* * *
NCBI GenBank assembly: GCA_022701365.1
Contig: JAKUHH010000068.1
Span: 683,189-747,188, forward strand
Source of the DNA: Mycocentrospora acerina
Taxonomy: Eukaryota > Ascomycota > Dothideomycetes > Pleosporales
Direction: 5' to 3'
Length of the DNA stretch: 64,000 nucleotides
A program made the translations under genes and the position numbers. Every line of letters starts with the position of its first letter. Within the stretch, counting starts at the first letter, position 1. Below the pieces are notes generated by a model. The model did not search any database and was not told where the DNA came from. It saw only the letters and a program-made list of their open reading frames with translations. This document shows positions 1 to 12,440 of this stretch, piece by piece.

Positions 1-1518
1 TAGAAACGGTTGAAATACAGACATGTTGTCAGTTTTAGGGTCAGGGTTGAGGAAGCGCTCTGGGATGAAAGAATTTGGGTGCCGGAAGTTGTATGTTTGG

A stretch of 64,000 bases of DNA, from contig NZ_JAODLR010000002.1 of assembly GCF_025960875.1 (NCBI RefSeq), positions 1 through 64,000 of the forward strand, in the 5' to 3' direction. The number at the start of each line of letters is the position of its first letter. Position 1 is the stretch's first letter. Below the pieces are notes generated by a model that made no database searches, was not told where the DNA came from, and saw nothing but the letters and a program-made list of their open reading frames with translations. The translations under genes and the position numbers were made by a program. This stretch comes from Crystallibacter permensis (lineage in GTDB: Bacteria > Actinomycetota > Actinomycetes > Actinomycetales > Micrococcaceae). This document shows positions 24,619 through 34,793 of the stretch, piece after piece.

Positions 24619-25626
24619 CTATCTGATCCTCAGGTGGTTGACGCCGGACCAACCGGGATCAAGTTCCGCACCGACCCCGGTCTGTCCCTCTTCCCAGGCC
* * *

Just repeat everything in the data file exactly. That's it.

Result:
NCBI GenBank assembly: GCA_022701365.1
Contig: JAKUHH010000068.1
Span: 683,189-747,188, forward strand
Source of the DNA: Mycocentrospora acerina
Taxonomy: Eukaryota > Ascomycota > Dothideomycetes > Pleosporales
Direction: 5' to 3'
Length of the DNA stretch: 64,000 nucleotides
A program made the translations under genes and the position numbers. Every line of letters starts with the position of its first letter. Within the stretch, counting starts at the first letter, position 1. Below the pieces are notes generated by a model. The model did not search any database and was not told where the DNA came from. It saw only the letters and a program-made list of their open reading frames with translations. This document shows positions 1 to 12,440 of this stretch, piece by piece.

Positions 1-1518
1 TAGAAACGGTTGAAATACAGACATGTTGTCAGTTTTAGGGTCAGGGTTGAGGAAGCGCTCTGGGATGAAAGAATTTGGGTGCCGGAAGTTGTATGTTTGG

A stretch of 64,000 bases of DNA, from contig NZ_JAODLR010000002.1 of assembly GCF_025960875.1 (NCBI RefSeq), positions 1 through 64,000 of the forward strand, in the 5' to 3' direction. The number at the start of each line of letters is the position of its first letter. Position 1 is the stretch's first letter. Below the pieces are notes generated by a model that made no database searches, was not told where the DNA came from, and saw nothing but the letters and a program-made list of their open reading frames with translations. The translations under genes and the position numbers were made by a program. This stretch comes from Crystallibacter permensis (lineage in GTDB: Bacteria > Actinomycetota > Actinomycetes > Actinomycetales > Micrococcaceae). This document shows positions 24,619 through 34,793 of the stretch, piece after piece.

Positions 24619-25626
24619 CTATCTGATCCTCAGGTGGTTGACGCCGGACCAACCGGGATCAAGTTCCGCACCGACCCCGGTCTGTCCCTCTTCCCAGGCC